- Trumps: A pattern of trumps must be three or more starting with The World down. To use a wild card, the pattern must also contain at least one of The World, The Sun, or The Moon. Wild cards may not replace two consecutive cards in the pattern. For example – a trumps pattern may run The World, The Fool, The Sun, The Star.
- Suits: A pattern of suits must be three or more cards of the same suit starting with The King down. To use a wild card, the pattern must also contain The King and at least one other court card.
- A Quartet: A collection of three or more of the Quartet trumps. It must contain at least two of these trumps before a wild card is added. Note that because these are treated as being of equal rank, they require no staring point or order to score a pattern.
- Aces: A collection of three or more Aces. This must include at least two Aces before a wild card can be added.
- Pattern Scores: Each pattern scores 10 points for three cards and a further 5 points for each additional card. If three or more patterns are scored at the same time, their value are doubled. The maximum score for most of them is therefore 40 points. In theory, a pattern of trumps could score as much as 220 points.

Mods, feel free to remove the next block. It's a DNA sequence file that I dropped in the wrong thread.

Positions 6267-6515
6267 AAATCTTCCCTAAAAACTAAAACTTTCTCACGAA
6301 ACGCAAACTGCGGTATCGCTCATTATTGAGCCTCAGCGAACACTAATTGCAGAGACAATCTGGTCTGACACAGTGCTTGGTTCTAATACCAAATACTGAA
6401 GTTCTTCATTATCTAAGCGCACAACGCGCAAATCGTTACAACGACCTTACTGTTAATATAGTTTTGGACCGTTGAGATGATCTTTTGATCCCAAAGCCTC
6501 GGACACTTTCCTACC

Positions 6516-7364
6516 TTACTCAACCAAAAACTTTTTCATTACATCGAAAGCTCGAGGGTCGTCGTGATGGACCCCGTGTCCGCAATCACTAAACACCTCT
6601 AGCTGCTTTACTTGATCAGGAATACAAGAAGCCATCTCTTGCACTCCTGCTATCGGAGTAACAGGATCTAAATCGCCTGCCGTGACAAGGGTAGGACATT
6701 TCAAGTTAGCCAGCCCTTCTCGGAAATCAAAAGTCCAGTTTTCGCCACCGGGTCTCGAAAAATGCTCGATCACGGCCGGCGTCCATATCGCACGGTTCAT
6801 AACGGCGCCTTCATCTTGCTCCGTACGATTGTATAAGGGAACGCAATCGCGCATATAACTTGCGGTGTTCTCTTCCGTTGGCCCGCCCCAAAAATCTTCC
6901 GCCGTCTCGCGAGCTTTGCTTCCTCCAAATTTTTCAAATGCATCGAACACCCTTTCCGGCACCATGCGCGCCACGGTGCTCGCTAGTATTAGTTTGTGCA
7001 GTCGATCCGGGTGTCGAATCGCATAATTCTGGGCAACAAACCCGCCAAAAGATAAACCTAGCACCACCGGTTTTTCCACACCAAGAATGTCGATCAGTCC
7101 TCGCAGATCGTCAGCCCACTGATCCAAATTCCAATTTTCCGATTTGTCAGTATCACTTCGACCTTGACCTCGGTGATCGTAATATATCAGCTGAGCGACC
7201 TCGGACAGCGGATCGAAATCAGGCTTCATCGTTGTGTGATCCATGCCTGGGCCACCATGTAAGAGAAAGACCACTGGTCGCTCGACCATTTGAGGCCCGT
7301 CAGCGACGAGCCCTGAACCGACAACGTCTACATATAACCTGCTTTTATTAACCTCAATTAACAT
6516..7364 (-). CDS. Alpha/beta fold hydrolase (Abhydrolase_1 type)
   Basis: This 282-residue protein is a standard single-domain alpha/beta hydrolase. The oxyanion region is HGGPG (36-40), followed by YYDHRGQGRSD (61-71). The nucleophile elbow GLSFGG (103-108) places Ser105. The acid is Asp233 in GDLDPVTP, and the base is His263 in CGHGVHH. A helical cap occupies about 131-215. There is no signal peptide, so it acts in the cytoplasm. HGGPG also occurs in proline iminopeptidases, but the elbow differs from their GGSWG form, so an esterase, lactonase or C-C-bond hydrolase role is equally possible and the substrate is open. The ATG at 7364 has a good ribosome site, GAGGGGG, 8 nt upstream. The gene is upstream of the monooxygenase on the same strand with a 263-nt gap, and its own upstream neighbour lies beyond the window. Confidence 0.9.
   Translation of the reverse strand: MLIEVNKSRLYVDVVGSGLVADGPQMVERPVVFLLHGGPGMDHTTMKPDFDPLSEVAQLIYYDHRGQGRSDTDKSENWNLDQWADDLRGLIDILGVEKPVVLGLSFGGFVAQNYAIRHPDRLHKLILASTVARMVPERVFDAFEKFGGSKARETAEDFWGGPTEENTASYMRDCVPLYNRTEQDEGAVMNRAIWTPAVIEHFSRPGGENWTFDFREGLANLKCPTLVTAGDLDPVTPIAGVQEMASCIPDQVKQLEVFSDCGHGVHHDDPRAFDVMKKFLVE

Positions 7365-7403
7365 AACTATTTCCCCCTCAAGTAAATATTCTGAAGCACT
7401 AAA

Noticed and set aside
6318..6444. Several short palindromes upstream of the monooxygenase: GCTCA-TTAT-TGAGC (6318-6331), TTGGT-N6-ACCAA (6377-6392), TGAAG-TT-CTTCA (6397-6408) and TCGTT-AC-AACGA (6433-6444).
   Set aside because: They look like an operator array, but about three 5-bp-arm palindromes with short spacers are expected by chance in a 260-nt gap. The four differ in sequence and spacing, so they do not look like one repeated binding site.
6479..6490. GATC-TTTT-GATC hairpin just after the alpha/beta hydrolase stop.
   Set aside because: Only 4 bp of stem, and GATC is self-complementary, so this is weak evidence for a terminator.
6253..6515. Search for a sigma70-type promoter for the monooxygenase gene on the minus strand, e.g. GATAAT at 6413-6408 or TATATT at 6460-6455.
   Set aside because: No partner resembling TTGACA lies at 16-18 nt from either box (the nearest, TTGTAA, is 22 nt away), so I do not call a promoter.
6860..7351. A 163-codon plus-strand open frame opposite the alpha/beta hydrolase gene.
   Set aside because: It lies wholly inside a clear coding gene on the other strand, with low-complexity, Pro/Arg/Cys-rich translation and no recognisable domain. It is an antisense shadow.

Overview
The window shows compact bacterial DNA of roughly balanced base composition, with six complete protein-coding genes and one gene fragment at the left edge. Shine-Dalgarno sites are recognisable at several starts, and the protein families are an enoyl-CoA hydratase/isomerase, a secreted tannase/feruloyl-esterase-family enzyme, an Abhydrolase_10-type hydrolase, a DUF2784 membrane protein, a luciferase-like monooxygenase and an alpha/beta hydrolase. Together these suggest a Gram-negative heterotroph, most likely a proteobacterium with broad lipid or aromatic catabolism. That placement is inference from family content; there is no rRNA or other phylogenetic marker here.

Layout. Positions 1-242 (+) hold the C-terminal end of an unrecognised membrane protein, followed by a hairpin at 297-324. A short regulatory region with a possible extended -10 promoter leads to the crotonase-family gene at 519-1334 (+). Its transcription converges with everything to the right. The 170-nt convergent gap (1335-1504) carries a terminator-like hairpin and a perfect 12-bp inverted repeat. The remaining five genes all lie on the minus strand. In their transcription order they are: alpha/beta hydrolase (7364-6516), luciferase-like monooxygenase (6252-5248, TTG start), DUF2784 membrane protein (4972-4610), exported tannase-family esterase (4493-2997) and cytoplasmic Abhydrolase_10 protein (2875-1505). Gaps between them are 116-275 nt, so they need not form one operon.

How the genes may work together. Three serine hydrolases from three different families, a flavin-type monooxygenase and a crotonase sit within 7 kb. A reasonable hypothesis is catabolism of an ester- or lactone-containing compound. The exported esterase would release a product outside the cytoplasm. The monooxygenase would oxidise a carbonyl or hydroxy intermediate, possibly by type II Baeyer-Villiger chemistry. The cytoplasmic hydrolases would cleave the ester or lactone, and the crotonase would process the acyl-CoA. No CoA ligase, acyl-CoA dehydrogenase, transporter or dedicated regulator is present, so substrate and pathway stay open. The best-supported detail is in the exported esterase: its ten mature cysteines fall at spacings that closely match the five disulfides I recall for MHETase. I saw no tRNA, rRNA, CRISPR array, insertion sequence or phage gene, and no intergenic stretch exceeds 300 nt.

Deal: First Dealer is chosen at random or by consent with the role moving to the player on the left after each hand.
Each player is dealt three packets of 5 cards, with Dealer taking the last two cards. Dealer then discards 2 cards that will count toward his/her team’s tricks at the end unless they fail to win any during play, in which case they go to their opponents. The discard may not include either Kings or Honours.
Declarations: Staring with Eldest (Dealer’s left) players may now declare and score for any Combinations or Patterns they have in their own hand, laying out the cards for the other to see. There is no obligation to do this and players do not have to declare for maximum scores (for example, they may have 4 Kings and The Fool and choose to declare and score for a sequence of 3 by showing two Kings and The Fool). These declarations are scored for immediately and once everyone had declared, if a team has 800 points or more, they have one. If both make 800 at this stage, then the team with the highest total wins.
Play: Eldest (Dealer’s left) leads to the first trick by placing a card face up on the table. Each player in turn, moving to the right, must play a card from their hand of the suit led – this is called following suit. If they do not have any cards of the suit led, it is called being void in that suit and they must play a trump card instead. However, if they have no trumps, they may then play any other card, though it will not win. Whoever plays the highest trump to the trick wins it, or if trumps are not played, then whoever played the highest card of the suit led wins it.